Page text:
Armagh’s Jamie Clarke has cleared Paul Grimley of all responsibility for Sunday’s defeat by Cavan, but questioned referee Maurice Deegan’s decision not to allow him advantage in scoring his second-half disallowed goal.
Despite Grimley holding his hand up for the loss, the Crossmaglen forward admitted the players were to blame for the Ulster quarter-final result. While making no excuses for Armagh’s below-par performance, Clarke also expressed his disappointment Deegan didn’t provide him with the leeway that saw him find the Cavan net only for it not to count.
The 23-year-old stressed the decision had no impact on the final result but he was frustrated not to have been given the opportunity to score the goal. As per the rule, once the Laois match official had blow the whistle for a free-in to Armagh he couldn’t permit play to continue.
“I didn’t hear the whistle but obviously he did blow,” said Clarke. “But the same thing happened to me in the first half as well when I had got around the player, it appeared he held my jersey and Maurice blew the whistle.
“I was gone at that stage and why he was blowing up I don’t know because the advantage was with me.
“There was another incident in the game when Aaron Kernan kicked a shot and the ball went wide despite his jersey being pulled. Why was advantage given then?”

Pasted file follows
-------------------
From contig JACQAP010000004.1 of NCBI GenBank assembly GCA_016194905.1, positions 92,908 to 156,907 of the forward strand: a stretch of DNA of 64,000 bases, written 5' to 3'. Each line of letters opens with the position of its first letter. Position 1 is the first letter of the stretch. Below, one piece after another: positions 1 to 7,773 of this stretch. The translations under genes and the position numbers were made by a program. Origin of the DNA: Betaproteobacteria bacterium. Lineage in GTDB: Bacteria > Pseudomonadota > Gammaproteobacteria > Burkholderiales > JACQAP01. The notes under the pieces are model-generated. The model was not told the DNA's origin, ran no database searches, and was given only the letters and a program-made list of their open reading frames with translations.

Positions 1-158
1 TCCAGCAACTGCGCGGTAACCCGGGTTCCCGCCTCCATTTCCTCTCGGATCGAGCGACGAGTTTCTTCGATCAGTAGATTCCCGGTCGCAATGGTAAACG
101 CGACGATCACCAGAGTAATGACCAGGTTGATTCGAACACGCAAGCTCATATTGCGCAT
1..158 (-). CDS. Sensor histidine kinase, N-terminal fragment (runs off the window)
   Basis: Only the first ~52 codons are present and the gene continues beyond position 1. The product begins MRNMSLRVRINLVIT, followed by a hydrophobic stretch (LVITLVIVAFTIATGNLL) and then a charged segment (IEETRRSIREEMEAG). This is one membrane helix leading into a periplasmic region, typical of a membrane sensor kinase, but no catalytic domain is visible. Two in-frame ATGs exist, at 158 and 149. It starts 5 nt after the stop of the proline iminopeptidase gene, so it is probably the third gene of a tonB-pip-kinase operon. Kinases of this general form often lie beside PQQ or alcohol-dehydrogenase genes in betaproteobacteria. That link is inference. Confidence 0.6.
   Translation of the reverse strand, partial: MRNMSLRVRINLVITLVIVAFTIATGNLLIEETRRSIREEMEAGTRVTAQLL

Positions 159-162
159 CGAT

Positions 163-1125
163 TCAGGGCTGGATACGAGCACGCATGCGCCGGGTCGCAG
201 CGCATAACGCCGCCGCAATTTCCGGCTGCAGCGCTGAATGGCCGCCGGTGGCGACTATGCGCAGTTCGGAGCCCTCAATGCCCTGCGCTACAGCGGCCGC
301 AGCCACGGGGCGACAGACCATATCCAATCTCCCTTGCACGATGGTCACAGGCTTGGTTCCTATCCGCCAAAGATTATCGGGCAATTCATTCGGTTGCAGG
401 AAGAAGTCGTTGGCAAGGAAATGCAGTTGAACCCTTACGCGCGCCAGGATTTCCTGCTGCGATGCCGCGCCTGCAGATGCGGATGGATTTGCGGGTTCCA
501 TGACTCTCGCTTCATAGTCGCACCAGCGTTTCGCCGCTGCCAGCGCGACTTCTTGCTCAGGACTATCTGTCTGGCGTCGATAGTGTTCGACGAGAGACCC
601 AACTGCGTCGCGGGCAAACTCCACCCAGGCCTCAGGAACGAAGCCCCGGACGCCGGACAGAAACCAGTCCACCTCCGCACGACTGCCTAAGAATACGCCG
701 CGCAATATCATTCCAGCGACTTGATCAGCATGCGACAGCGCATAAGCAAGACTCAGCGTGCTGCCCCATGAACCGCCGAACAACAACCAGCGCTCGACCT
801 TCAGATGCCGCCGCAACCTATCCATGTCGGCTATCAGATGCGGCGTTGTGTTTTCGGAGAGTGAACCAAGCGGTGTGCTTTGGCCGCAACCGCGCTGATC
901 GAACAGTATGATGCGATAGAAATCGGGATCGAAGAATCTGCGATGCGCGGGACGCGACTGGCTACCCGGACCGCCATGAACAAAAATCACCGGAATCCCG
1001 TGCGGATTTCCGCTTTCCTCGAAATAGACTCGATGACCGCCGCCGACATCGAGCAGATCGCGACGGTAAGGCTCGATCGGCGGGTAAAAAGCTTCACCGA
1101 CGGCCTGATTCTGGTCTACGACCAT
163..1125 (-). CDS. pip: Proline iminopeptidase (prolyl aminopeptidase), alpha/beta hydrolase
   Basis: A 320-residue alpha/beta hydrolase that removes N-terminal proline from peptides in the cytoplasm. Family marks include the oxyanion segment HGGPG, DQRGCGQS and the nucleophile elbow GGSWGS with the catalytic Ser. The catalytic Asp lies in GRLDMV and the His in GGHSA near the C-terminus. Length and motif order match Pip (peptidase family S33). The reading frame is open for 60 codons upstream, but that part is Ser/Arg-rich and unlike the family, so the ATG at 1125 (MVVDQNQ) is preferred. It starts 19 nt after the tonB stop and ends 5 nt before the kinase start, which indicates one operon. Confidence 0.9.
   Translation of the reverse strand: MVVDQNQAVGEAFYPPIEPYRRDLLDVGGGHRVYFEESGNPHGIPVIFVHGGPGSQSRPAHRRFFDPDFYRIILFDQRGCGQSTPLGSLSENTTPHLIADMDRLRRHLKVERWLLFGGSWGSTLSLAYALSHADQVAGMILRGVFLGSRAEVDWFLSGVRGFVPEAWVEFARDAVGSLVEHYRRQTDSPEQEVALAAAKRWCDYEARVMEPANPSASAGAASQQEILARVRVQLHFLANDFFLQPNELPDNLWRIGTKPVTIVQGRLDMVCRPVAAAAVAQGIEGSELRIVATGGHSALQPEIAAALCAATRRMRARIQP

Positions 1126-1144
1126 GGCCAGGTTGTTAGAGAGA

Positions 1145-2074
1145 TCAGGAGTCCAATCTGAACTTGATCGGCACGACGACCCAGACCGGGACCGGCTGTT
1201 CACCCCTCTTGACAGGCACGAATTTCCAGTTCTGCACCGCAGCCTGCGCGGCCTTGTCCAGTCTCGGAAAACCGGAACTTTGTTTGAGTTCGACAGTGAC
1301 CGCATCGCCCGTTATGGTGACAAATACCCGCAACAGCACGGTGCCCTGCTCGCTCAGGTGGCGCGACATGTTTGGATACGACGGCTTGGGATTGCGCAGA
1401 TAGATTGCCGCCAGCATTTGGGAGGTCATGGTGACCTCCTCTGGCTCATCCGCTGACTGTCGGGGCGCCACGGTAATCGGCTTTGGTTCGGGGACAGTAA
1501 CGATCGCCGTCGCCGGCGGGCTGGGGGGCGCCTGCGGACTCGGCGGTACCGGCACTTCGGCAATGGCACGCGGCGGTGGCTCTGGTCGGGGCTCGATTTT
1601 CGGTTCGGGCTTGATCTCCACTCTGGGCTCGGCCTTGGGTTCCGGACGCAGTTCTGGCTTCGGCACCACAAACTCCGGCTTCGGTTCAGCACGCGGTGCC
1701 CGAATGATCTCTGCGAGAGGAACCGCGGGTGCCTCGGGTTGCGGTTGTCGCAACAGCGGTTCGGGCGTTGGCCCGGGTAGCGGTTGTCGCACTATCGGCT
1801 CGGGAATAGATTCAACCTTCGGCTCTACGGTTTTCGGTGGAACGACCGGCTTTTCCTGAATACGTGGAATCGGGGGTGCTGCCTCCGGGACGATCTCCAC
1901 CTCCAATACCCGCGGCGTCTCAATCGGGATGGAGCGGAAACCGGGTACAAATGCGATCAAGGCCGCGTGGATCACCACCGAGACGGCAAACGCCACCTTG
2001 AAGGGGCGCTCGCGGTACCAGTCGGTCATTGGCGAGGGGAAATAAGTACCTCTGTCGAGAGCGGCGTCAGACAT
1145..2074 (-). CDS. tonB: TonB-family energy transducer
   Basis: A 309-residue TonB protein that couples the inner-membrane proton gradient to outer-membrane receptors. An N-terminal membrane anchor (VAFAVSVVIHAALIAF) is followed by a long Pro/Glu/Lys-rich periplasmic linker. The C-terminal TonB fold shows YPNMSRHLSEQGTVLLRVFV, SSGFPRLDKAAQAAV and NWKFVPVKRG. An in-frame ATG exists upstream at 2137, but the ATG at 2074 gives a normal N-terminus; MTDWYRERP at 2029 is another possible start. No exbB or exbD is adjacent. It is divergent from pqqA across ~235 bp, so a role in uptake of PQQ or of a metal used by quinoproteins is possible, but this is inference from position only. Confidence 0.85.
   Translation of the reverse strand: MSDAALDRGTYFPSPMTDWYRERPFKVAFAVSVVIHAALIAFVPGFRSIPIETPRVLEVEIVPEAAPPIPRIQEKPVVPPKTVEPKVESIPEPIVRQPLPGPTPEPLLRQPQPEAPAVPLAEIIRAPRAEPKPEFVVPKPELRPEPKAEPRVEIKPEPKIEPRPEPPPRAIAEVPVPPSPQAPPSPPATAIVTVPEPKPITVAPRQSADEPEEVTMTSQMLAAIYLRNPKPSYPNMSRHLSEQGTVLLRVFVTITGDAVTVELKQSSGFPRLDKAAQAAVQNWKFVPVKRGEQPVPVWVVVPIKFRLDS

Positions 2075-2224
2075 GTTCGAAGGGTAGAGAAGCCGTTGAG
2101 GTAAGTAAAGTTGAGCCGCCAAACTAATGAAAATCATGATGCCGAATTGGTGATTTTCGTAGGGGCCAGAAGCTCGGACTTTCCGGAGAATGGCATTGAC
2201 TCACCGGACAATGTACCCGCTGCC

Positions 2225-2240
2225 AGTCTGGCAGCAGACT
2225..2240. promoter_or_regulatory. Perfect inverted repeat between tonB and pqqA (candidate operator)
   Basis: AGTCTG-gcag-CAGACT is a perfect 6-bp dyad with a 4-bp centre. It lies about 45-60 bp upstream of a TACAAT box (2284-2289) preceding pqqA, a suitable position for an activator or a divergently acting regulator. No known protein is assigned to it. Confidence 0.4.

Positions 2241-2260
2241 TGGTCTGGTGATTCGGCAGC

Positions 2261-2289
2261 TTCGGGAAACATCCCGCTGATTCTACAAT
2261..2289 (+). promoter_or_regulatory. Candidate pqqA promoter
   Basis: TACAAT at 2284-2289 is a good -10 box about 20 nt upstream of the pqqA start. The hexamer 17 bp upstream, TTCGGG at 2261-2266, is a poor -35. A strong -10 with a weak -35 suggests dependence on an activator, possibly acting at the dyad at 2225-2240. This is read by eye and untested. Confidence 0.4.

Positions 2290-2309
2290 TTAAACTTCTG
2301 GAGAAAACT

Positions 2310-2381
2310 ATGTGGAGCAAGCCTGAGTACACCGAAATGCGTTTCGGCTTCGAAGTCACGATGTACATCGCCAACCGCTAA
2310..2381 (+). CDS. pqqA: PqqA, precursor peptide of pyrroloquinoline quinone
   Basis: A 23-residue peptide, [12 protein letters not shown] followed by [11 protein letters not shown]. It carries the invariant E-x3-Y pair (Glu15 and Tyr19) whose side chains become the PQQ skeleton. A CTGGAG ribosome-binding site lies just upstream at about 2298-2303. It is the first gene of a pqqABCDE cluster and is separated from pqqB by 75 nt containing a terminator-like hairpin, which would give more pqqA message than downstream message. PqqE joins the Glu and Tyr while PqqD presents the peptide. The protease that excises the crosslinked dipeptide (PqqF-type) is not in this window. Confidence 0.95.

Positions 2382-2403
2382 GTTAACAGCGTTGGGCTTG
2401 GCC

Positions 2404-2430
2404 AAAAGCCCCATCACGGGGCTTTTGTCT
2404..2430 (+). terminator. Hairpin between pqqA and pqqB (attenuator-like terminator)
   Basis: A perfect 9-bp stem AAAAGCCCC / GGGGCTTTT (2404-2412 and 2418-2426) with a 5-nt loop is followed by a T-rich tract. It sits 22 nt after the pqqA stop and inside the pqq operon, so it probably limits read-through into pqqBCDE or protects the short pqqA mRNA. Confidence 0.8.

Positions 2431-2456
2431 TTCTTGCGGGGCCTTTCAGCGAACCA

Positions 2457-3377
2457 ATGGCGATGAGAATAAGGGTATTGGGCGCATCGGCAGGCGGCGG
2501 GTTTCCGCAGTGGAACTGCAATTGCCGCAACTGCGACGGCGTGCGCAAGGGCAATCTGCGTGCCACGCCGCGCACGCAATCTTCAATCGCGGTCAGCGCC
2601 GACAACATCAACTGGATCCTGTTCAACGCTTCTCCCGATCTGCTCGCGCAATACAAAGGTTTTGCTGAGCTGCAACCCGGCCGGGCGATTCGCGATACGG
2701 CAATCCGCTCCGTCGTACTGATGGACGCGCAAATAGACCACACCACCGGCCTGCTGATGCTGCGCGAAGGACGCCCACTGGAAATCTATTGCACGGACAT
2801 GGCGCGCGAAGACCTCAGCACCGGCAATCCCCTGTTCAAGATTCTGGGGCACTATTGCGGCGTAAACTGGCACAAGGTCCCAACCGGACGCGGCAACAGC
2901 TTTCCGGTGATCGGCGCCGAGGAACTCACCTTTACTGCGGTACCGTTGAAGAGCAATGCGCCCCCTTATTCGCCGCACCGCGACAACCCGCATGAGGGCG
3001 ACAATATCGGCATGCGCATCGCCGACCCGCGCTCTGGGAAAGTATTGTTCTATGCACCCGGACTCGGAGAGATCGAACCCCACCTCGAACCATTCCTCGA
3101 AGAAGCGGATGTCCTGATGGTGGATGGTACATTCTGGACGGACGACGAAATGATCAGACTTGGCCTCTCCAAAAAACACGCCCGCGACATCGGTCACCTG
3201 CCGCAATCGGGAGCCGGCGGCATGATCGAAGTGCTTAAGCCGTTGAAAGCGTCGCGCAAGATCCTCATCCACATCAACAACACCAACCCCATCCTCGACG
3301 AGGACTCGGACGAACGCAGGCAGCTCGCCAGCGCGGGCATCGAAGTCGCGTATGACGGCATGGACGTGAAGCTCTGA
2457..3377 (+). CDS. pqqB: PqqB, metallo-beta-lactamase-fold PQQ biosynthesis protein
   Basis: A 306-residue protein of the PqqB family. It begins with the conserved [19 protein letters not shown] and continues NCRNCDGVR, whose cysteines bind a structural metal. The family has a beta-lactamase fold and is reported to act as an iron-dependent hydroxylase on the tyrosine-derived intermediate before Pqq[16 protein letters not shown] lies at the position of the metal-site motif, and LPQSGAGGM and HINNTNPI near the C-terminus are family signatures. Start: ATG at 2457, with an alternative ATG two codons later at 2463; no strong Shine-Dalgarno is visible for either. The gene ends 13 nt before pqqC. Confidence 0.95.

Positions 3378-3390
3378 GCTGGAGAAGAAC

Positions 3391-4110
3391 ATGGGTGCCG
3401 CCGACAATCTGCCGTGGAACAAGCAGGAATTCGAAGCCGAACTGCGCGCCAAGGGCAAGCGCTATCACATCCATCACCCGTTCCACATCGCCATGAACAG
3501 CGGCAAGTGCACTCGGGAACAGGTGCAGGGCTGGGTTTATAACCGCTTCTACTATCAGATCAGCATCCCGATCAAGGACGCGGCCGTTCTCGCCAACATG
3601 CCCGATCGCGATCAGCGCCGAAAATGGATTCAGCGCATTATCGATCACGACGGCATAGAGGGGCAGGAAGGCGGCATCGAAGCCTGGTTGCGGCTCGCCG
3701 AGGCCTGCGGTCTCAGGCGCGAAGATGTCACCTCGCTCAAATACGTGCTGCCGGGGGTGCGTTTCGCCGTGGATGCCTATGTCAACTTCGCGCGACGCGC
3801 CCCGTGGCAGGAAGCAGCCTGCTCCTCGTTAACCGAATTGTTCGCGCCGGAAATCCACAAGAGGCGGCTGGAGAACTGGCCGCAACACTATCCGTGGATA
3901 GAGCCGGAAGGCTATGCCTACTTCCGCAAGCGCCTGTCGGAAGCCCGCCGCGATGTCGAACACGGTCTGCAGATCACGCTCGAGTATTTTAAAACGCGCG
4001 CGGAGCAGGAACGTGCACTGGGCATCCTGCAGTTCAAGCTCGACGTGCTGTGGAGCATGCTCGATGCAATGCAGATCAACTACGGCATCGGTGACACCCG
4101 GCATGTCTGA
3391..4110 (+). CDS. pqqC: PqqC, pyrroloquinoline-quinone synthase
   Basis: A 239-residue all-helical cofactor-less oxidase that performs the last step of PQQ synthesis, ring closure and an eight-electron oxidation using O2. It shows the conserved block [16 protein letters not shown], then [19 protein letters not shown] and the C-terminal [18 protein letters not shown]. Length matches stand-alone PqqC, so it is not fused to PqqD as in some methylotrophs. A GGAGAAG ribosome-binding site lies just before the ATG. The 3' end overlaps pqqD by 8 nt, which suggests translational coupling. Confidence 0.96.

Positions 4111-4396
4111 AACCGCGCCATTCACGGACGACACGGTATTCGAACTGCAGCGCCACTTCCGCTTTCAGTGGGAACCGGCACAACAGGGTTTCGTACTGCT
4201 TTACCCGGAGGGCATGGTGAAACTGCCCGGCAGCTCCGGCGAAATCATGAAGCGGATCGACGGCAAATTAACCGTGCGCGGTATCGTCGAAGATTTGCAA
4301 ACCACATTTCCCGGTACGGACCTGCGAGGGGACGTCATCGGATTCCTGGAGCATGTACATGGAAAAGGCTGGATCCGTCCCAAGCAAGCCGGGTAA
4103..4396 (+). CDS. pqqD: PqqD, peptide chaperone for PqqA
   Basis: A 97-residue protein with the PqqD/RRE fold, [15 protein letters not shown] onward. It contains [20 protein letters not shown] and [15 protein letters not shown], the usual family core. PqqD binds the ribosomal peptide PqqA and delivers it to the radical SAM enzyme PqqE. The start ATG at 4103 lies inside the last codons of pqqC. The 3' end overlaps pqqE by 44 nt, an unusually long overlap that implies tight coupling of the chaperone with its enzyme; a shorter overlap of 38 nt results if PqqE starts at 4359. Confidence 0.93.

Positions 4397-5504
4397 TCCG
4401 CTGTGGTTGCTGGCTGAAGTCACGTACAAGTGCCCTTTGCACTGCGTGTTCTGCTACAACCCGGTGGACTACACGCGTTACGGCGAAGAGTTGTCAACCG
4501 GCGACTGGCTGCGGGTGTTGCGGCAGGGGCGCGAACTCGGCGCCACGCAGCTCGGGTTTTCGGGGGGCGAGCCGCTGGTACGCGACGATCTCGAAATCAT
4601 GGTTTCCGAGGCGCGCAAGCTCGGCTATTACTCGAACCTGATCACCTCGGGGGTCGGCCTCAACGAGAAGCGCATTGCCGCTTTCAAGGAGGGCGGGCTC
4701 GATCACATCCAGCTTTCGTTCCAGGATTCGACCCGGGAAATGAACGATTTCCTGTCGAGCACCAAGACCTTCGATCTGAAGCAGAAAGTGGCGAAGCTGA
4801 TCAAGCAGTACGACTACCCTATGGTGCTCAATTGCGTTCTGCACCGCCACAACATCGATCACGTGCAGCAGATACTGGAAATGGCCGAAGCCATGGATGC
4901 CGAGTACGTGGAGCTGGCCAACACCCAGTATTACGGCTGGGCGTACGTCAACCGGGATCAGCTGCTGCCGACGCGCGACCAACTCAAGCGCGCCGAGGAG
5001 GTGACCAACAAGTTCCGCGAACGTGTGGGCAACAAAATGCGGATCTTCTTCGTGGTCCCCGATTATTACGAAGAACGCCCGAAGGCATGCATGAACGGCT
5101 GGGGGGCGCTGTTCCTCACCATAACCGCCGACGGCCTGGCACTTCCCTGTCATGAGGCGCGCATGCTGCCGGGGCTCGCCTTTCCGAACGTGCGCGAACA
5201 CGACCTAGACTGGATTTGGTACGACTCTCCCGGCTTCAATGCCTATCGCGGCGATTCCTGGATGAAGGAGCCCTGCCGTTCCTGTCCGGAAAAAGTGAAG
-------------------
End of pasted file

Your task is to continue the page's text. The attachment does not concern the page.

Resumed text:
Clarke said it wasn’t the first time Deegan elected not to give him advantage, suggesting there was a similar situation in Crossmaglen’s All-Ireland semi-final defeat to St Brigid’s in February.
“It was close to goal, I had the man turned in my head and Maurice brought it back for the free,” he recalled.
He can understand why Deegan blew for a free but insisted he never felt his jersey being tugged.
“It wasn’t exactly as if he pulled me to the ground. My jersey was pulled but it wasn’t going to affect me. I didn’t notice it, to be honest.”
A proper advantage rule comes into operation from January 1 next year but referees chief Pat McEnaney highlighted on radio the day before the game in Cavan the importance of referees operating a “slow whistle” for advantage possibilities.
“That’s all he needed to do — wait and see how it developed,” shrugged Clarke. “You just wait and see what comes of it. Referees are doing it all the time. They wait until the shot is away and then decide if they want to do something about it.”
Meanwhile, Joe Brolly laughed off Grimley’s threat of boycotting RTÉ on the back of the Derry pundit’s criticism of him.
Grimley claims Brolly overstepped the mark in his analysis of Armagh both before and after the game in Breffni Park on The Sunday Game.
However, Brolly quipped on Twitter yesterday: “Apparently Paul Grimley is not going to talk to the National Broadcaster. Was it something [BBC’s] Mark Sidebottom said?”
Armagh Central Council and former captain Jarlath Burns attempted to take Brolly to task on the social networking site yesterday, saying: “Joe. I hope you regret what you said about a GAA volunteer. It was totally unacceptable.”
Brolly replied that “being a good GAA man and a bad manager are not incompatible”.
He later wrote: “I said he was a poor manager beforehand, illustrated the point with facts & stand over it. What’s the big deal?”
Grimley said yesterday: “Once some of these guys get on their soapboxes, they do not know where the line is. In another couple of weeks, it will be somebody else. People have said ‘say nothing, let it go’ but that would mean Brolly is getting a free run here.”
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